Archive for the ‘Uncategorized’ Category

The Eulogy I Never Wanted To Write

Monday, April 8th, 2019

 

First the joke I wrote while waiting behind the gauze curtains at a Jewish funeral.  The first joke I would ever write.

Let me set the scene:  Forest Lawn in Burbank, California.  The year 1996.  The chapel – is it called a chapel?  Is spilling over.  There are well over 200 guests and not enough seats so some people will be outside.

“I think I might need my dad’s cane here today and maybe his brace.  God knows I have his balls.”

I looked straight into the audience and saw Red Buttons and Shecky Greene laughing.  That’s when I knew I had this.  Though I’m not great at public speaking.  It’s my biggest fear – among so many fears.  Maybe I didn’t inherit the large balls after all.  My father was fearless.  Oh, did I mention this is my dad’s funeral?  Now you know.

The beauty of my father was – well – so many things I’ll try and share with you.  But one of them being that he would grade you.  He’d give everyone an A or 100%.  But, it was always a perfect score.  So, first off, I’d like to give my dad 100 for being the best dad a little girl could ever have. (more…)

Close Your Eyes

Wednesday, May 23rd, 2018

 

His adoption story: It was “the fastest ever,” according to the militant dog adoption folks. We looked for a dog for two straight years. Every Sunday without fail, my husband and I combed through the available dogs at the Farmers Market, on Sunset, in the Palisades. Nothing did it for us.

Then one Sunday, before I woke up, my husband called and said there’s a very cute dog here. The owner is giving him up, but hanging around for the day, hoping to find him a home. An out-of-the-ordinary, not-in-the-system-yet, dog. I said just bring him and the owner to our house. I’ll see him here. Not something they do. But, they did. For me.

Two hundred dollars and an hour later, we had our new dog with the adorable “Disney dog” face. They didn’t do their usual home check. The adoption people knew us well by now, and trusted us.

Our dog came with a name: Dre. Scratch Dre in the first minute, because we’d already agreed that we loved the name Bing. Bing, our new nine-month-old, wired-hair, tan and orange, mid-sized, human-faced boy. (more…)

Rent A (Wedding) Wreck

Tuesday, February 13th, 2018

 

 

I think of my friend Dave as the patron saint of divorce. Why, you may ask? Well, Dave came to my rescue when my long-predicted-to-end-marriage, ended.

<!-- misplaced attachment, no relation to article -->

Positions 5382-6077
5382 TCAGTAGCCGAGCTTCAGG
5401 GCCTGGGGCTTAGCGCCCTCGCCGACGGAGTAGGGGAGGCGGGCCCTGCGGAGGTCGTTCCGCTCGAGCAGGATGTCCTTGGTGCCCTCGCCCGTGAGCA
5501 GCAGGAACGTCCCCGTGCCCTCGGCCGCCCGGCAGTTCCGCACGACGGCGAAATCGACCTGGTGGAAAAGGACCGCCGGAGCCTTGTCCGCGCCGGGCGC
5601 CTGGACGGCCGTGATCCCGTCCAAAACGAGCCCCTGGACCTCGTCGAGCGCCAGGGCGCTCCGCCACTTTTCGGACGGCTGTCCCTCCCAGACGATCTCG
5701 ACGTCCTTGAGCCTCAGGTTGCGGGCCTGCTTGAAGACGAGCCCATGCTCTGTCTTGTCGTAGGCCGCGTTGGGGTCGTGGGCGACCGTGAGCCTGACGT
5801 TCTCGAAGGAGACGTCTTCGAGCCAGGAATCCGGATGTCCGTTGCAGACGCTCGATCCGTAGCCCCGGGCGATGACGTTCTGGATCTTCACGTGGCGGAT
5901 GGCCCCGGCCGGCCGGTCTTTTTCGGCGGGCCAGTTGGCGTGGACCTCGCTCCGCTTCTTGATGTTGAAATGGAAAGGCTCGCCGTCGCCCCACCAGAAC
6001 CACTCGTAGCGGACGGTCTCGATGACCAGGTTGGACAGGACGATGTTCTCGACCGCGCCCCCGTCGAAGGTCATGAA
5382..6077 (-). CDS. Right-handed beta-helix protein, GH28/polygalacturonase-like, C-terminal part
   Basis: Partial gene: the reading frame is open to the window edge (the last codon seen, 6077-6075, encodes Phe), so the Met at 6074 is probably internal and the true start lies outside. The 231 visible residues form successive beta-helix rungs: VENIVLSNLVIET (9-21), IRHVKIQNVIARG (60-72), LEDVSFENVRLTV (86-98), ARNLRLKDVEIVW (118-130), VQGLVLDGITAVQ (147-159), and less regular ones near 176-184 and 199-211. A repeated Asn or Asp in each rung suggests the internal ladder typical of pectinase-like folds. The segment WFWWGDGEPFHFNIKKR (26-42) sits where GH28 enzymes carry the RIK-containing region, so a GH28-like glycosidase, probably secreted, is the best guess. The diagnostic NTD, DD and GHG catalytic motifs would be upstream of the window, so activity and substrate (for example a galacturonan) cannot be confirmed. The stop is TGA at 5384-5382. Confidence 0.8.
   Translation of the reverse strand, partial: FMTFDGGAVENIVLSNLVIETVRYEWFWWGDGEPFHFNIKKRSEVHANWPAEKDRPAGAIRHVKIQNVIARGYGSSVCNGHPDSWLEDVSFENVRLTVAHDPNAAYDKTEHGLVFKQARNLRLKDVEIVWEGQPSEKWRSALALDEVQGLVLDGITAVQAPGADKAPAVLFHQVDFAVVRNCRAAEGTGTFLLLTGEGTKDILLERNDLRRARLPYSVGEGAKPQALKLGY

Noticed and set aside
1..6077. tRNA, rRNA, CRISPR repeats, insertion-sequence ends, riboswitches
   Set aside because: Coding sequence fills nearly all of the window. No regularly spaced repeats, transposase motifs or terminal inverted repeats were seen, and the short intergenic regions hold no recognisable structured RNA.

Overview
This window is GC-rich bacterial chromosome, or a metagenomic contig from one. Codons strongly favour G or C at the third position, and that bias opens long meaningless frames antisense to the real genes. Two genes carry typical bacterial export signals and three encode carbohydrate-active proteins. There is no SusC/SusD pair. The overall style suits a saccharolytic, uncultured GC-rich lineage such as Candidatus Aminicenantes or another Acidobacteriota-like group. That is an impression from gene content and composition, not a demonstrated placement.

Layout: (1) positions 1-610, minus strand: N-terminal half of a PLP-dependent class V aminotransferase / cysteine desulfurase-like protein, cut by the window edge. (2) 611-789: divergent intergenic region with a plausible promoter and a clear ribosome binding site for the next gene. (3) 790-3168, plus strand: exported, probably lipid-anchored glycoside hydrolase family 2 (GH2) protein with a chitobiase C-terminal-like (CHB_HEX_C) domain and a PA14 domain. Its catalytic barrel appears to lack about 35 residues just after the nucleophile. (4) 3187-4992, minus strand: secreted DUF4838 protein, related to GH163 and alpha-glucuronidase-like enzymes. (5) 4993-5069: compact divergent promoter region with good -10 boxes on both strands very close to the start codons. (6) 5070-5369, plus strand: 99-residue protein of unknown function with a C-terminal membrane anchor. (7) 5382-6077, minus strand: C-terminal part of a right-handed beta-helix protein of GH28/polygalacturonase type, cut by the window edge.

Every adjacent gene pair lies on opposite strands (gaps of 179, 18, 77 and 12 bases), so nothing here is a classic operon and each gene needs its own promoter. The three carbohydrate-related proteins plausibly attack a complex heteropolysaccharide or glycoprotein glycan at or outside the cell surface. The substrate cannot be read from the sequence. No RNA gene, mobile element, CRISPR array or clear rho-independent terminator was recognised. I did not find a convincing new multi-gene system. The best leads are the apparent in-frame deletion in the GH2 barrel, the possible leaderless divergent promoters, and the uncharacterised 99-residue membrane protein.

Let me start at the beginning. I was in my late twenties. All, I mean some, of my friends were swept up in the wedding/baby thing and I thought, me too. And no, if they all jumped off of a bridge, I would not jump. But in hindsight, getting married was a lot like jumping off a bridge. And my body is tiny and breaks easily.

I showed up one day at Jane Fonda’s workout dressed in full early-80’s workout gear. I didn’t even exercise, you should know, I just liked costumes, especially the look of those scrunched-up leggings on my ankles. I was there to corner my best friend Stacey, to whom I would reveal and process the secret news. I had to wait until her hardcore class was over. Then I followed my out-of-breath, sweaty girlfriend to the bathroom.

“I think I just got married.”

Stacey stared back at my reflection in the mirror while splashing cold water on her face. “You think.” (more…)

Angels and Devils

Saturday, April 1st, 2017

 

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When I was 18 years old I had an anthem.

At the time, two women, who seemed almost elderly, but were only in their mid-50s, were my feminist role models. They didn’t know it.

My own mother was a very independent woman and was already a pretty good role model. But she wasn’t as forthcoming and strong. I felt my mother’s strength was just the hand she’d been dealt. That’s another story for another time.

These two women, who had just entered my life, were fierce and unapologetic about their strength. Janet had a degree as a medical doctor and was a New York shrink on the Upper East Side. Ruth had an MSW and practiced therapy out of her duplex in Beverly Hills. She also happened to be the mother of my then boyfriend.

When these two besties got together, they wore matching (although in different colors) Lanz nightgowns to bed. They’d giggle all night during their two-week long, if not longer, slumber parties.